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Middleton v. State

Superior Court of Maine, Sagadahoc

May 27, 2014

JED R. MIDDLETON, Petitioner
STATE OF MAINE, Respondent


A. M. Horton, Justice, Superior Court.

This post-conviction review proceeding, brought pursuant to 15 M.R.S. § § 2121 et seq ., came before the court for an evidentiary hearing December 19, 2013. Petitioner Jed R. Middleton and his post-conviction counsel were present, as was the State's counsel. The hearing was recorded. Both parties filed memoranda after the hearing. Based on the entire record, the court hereby adopts the following findings of fact and conclusions of law, and renders judgment as set forth below.


In the underlying case, State v. Middleton , Me. Super. Ct., Sag. Cty. Docket No. BATSC-CR-10-023, the Petitioner was charged with gross sexual assault, a Class A offense, and multiple counts of unlawful sexual contact, a Class C offense. All of the offenses were alleged to have been committed on dates between 1993 and 1996 against the Petitioner's stepdaughter, Amee Cedergren (formerly Amee Suitter), who was born in 1985. Petitioner was married to Amee Suitter's mother, Linda Middleton, during the period when the offenses were alleged to have been committed.

Petitioner was represented in the underlying case by Donald Lawson-Stopps, Esq., a criminal defense attorney with substantial felony jury trial experience, and experience handling sexual assault cases. The State was represented by Assistant District Attorney Patricia Mador. After being retained to defend the Petitioner in May 2009, attorney Lawson-Stopps met repeatedly with the Petitioner, his sister, witnesses and others, and retained a private investigator to locate and interview potential witnesses. Attorney Lawson-Stopps's case file reflects multiple written communications with Petitioner, in addition to the oral communications between them. Attorney Lawson-Stopps testified that, although the Petitioner was upset and worried about the charges and the prospect of going to trial, he never felt the Petitioner was unable to understand what was happening or to assist in his defense.

As he prepared to defend the case, attorney Lawson-Stopps's theory gradually coalesced around the postulate that the alleged victim was fabricating her allegations in order to get back at the Petitioner for whatever reason, perhaps because Petitioner's marriage to her mother had ended in divorce.

Before trial, the State through ADA Mador made the Petitioner through attorney Lawson-Stopps a plea offer that, had it been accepted, would have resulted in the Petitioner being convicted of two of the Class C charges with consecutive sentences totaling nine years, with all but one year suspended, probation totaling eight years, and incarcerated for a year, and a lifetime sex offender registration requirement. Petitioner did not accept the plea offer. Why he did not accept it is a disputed issue of fact: at the post-conviction hearing, Petitioner testified that the State's plea offer had never been presented and explained to him, whereas his trial counsel testified otherwise.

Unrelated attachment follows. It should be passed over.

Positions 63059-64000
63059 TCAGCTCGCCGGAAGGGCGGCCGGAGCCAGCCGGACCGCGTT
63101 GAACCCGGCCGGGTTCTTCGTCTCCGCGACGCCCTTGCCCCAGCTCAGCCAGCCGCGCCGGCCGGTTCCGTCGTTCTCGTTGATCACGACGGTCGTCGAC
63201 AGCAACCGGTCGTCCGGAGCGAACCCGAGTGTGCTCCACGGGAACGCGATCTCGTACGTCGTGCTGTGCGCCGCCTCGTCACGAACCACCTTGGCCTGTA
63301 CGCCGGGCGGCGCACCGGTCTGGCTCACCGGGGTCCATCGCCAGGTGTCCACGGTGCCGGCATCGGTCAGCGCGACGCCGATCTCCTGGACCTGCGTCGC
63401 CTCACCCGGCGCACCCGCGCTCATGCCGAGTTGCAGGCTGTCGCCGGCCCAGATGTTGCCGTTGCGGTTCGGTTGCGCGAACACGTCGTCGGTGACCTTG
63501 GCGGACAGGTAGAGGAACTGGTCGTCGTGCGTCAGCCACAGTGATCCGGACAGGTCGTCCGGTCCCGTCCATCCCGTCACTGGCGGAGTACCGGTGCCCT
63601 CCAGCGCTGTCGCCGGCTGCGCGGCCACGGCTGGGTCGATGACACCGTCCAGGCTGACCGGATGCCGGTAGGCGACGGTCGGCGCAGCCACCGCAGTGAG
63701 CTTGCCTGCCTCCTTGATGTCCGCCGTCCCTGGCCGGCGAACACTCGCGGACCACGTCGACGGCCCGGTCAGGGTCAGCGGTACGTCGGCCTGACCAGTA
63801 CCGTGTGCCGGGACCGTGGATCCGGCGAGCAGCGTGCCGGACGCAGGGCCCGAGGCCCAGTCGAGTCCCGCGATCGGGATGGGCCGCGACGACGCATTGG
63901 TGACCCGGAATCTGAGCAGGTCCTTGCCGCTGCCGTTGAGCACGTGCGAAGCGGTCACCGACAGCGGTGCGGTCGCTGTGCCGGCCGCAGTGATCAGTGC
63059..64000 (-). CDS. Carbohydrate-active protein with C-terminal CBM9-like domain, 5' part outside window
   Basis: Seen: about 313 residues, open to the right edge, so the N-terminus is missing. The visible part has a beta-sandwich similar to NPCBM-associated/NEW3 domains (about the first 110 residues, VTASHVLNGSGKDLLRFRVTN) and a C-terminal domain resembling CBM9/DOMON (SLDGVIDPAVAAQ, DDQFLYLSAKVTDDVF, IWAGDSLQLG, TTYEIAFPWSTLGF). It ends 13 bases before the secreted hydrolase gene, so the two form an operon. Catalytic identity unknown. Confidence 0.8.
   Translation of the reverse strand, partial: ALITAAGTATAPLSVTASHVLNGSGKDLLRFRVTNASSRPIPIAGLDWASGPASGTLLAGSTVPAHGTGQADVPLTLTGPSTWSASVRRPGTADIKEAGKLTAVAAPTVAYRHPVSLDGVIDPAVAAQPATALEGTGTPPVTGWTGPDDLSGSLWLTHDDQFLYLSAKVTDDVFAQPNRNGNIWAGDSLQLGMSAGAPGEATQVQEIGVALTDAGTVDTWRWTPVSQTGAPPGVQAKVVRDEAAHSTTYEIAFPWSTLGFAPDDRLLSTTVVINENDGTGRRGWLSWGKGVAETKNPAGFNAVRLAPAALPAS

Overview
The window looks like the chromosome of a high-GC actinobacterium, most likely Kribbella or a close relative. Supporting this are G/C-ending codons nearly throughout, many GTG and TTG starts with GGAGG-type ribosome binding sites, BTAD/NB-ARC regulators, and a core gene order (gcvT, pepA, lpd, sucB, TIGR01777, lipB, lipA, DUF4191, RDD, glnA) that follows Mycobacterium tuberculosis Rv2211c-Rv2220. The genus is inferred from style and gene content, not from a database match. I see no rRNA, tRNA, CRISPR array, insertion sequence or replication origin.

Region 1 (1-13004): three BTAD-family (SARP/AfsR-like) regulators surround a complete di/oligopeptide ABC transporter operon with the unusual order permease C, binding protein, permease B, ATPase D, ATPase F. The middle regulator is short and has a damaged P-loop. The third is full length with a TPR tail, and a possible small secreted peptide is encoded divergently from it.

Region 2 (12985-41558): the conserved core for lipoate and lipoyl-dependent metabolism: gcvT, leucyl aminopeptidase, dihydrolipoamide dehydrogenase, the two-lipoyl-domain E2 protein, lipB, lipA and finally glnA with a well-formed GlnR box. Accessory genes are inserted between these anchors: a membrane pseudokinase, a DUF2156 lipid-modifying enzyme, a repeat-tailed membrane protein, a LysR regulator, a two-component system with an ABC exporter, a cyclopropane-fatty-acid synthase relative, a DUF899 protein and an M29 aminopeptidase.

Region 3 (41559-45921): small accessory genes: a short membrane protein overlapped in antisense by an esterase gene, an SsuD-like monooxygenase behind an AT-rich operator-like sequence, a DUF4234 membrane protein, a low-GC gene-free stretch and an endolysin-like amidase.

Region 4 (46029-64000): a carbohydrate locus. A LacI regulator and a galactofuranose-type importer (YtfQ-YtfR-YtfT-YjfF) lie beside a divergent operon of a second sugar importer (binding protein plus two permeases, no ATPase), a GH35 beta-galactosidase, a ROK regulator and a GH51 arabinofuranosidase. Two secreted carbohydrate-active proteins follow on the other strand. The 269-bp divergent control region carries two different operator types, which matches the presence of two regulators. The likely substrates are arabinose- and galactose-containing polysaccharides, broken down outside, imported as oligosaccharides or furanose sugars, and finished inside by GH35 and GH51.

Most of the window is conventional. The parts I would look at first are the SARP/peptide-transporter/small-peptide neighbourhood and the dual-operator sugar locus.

Attorney Lawson-Stopps testified that, while he could not recall specifics about discussing the plea offer with the Petitioner, his practice as a defense attorney is always to review plea offers with his clients, and he did recall one detail--the Petitioner saying he would rather go to trial than accept a plea offer that would require him to register for life as a sex offender. In fact, this was always Petitioner's position, according to attorney Lawson-Stopps.

The charges went to trial before a jury over three days in June 2010. The Petitioner did not testify at trial. The jury found the Petitioner guilty of all 16 counts in the indictment. Sentencing was deferred to permit a forensic evaluation, in which the Petitioner cooperated, and the report for which was submitted to the court and counsel just prior to sentencing.

At sentencing, the Petitioner's sister and others spoke on his behalf, but the Petitioner himself did not speak. Attorney Lawson-Stopps said that Petitioner was not in any condition to give a coherent statement at sentencing. The court then sentenced Petitioner to 20 years in prison on the Class A conviction, with all but 11 years suspended, and six years' probation, with concurrent sentences on the Class C convictions. When the court asked Petitioner if he understood the sentence he had received, Petitioner said he did not understand anything the court had said, whereupon the court noted a concern about competency and took a recess in order to permit Petitioner to confer with his counsel. After the recess, attorney Lawson-Stopps advised the court that the Petitioner now understood and was ready to proceed.

After sentencing, Petitioner moved for a new trial based on alleged issues with a recording admitted into evidence at trial, which motion was denied. Petitioner's appeal to the Supreme Judicial Court was denied, as was his request to appeal his sentence.


The sole basis for the Petition is ineffective assistance of counsel. Petitioner relies on three specific grounds:

• Alleged Failure to Disclose and Explain The State's Plea Offer: Petitioner asserts that his trial counsel failed to disclose and to explain to him the State's plea offer, an offer that, had it been accepted, would have been much more favorable than the sentence Petitioner ...

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